The Work and Pensions Committee has launched an inquiry into the implementation of automatic enrolment.
The committee will be investigating the effects on small and micro employers.
In particular, it will look at the effectiveness of the programme; the impact on these employers and how they plan to mitigate negative effects; support from the Department for Work and Pensions for these employers; and the earnings threshold and minimum contribution rates.
MPs said they had concerns about the knowledge and resources small and micro employers had in order to implement auto-enrolment.
Heidi Allen, committee member, said: "As a business owner myself, I know how intimidating auto-enrolment can potentially be for the smaller employer. While I'm very supportive of encouraging people to save for retirement and the concept of automatic enrolment, I am concerned that some small employers may not have the knowledge or resources to implement the policy."
Under the programme, every employer in the UK must put certain staff, unless they choose to opt out, into a pension scheme and contribute towards it.
Larger businesses are already required to auto-enroll staff. The requirement is now gradually being applied to smaller employers.
Frank Field, chair of the committee, said: "Time has now come for smaller employers, including people who would not consider themselves business people - such as those who employ nannies and carers - to participate.
"We must ensure they are in a position to cope with these new obligations. We will also look at contribution rates and criteria for inclusion in auto-enrolment, to ensure that the right people are defaulted into saving adequately for retirement."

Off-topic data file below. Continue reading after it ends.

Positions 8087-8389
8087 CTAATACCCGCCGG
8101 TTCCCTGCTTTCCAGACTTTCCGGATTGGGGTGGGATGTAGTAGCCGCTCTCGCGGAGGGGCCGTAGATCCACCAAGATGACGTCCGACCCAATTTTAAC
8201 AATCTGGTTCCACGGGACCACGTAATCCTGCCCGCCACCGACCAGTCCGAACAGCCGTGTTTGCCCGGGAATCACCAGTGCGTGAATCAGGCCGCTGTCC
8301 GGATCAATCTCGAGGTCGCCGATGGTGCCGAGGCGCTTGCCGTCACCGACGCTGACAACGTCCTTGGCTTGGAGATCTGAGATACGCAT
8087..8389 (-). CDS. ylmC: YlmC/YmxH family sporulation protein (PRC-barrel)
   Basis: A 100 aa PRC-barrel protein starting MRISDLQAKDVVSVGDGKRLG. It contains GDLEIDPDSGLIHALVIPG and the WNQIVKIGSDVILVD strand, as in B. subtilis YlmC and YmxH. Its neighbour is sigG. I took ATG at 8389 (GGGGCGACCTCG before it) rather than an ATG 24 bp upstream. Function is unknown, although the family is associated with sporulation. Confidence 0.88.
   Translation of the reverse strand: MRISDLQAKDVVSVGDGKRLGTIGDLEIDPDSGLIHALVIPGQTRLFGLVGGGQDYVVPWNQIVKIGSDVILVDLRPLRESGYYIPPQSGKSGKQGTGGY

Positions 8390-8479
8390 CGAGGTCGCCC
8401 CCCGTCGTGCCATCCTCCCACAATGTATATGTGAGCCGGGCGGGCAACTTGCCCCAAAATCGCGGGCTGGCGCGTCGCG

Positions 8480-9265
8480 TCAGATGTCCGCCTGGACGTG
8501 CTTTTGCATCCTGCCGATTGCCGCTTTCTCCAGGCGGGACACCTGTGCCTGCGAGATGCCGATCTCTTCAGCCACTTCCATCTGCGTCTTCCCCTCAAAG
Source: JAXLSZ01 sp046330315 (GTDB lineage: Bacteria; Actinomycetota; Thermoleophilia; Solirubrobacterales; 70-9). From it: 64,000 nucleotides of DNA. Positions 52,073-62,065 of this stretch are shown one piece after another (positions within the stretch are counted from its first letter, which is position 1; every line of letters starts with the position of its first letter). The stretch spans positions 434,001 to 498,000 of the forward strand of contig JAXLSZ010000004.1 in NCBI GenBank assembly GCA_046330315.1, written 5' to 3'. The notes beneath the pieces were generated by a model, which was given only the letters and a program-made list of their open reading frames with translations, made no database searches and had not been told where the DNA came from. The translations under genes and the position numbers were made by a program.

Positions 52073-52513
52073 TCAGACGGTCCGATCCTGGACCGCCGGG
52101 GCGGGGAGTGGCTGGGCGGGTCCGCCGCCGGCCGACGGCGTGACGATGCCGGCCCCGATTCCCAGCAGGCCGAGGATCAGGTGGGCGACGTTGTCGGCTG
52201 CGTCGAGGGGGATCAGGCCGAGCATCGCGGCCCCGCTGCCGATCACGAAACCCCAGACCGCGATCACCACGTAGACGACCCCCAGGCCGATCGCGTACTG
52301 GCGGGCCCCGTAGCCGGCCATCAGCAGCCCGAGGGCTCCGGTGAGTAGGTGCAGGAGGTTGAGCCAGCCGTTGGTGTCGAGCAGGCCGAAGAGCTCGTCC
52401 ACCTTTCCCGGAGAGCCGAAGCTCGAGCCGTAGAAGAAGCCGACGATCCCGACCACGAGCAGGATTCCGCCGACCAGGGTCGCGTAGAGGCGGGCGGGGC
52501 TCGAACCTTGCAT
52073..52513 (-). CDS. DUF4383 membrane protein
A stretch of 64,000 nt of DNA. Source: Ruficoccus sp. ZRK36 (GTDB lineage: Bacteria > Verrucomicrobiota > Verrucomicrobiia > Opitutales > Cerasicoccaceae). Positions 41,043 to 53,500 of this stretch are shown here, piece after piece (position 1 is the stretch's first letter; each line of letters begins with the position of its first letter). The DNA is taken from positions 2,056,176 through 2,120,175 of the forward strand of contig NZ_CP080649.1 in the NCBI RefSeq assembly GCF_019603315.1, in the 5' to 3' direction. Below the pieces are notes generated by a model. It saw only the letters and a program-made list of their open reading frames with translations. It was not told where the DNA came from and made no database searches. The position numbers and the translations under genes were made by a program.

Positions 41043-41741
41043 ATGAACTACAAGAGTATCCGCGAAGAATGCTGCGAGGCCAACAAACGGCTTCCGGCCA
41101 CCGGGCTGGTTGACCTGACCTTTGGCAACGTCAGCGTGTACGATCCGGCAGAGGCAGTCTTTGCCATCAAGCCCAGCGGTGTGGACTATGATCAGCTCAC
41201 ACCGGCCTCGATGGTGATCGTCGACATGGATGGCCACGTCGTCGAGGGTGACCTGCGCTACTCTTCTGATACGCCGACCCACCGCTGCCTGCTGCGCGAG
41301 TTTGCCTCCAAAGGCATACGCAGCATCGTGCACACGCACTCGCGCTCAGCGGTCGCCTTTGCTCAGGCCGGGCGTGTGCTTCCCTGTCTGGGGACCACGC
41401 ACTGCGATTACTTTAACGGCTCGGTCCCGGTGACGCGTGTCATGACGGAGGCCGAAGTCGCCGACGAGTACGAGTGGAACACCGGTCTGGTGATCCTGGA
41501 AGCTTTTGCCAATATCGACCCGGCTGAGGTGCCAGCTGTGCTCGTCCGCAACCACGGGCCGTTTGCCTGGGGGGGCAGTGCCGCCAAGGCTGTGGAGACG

Nathan Long, head of corporate pension research at Hargreaves Lansdown, said the administrative burden needed to be reduced to ease the process.
"Small and micro employers undoubtedly hold the key to the successful roll out of automatic enrolment," he said.
"No longer are well-resourced HR teams in charge of implementation, it is now small business owners who must get to grips with the details of the legislation. If the admin burden is reduced for these small businesses on the back of the inquiry, it will have been a great success."
The inquiry will also look at the interaction between automatic enrolment and other pensions reforms, including the new state pension and pension freedom.
Long said: "It is interesting the committee will also examine the interaction between auto-enrolment and other pension reforms. Pension freedom in particular requires people to make confident, considered decisions at the point of retirement. This is in stark contrast to the inertia relied upon to make auto-enrolment a success."
The deadline for submission is 3 February 2016.